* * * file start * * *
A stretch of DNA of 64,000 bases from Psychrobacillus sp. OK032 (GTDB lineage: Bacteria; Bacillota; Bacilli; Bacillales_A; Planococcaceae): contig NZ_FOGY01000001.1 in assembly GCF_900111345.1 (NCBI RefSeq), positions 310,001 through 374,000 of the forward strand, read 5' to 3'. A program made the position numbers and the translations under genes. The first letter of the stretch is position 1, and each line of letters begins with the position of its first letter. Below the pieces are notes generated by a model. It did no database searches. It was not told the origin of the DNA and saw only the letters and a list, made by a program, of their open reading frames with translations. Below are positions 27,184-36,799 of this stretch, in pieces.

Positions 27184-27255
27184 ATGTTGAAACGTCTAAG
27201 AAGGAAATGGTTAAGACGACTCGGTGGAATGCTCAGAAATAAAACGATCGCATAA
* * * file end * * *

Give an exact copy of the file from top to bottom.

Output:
A stretch of DNA of 64,000 bases from Psychrobacillus sp. OK032 (GTDB lineage: Bacteria; Bacillota; Bacilli; Bacillales_A; Planococcaceae): contig NZ_FOGY01000001.1 in assembly GCF_900111345.1 (NCBI RefSeq), positions 310,001 through 374,000 of the forward strand, read 5' to 3'. A program made the position numbers and the translations under genes. The first letter of the stretch is position 1, and each line of letters begins with the position of its first letter. Below the pieces are notes generated by a model. It did no database searches. It was not told the origin of the DNA and saw only the letters and a list, made by a program, of their open reading frames with translations. Below are positions 27,184-36,799 of this stretch, in pieces.

Positions 27184-27255
27184 ATGTTGAAACGTCTAAG
27201 AAGGAAATGGTTAAGACGACTCGGTGGAATGCTCAGAAATAAAACGATCGCATAA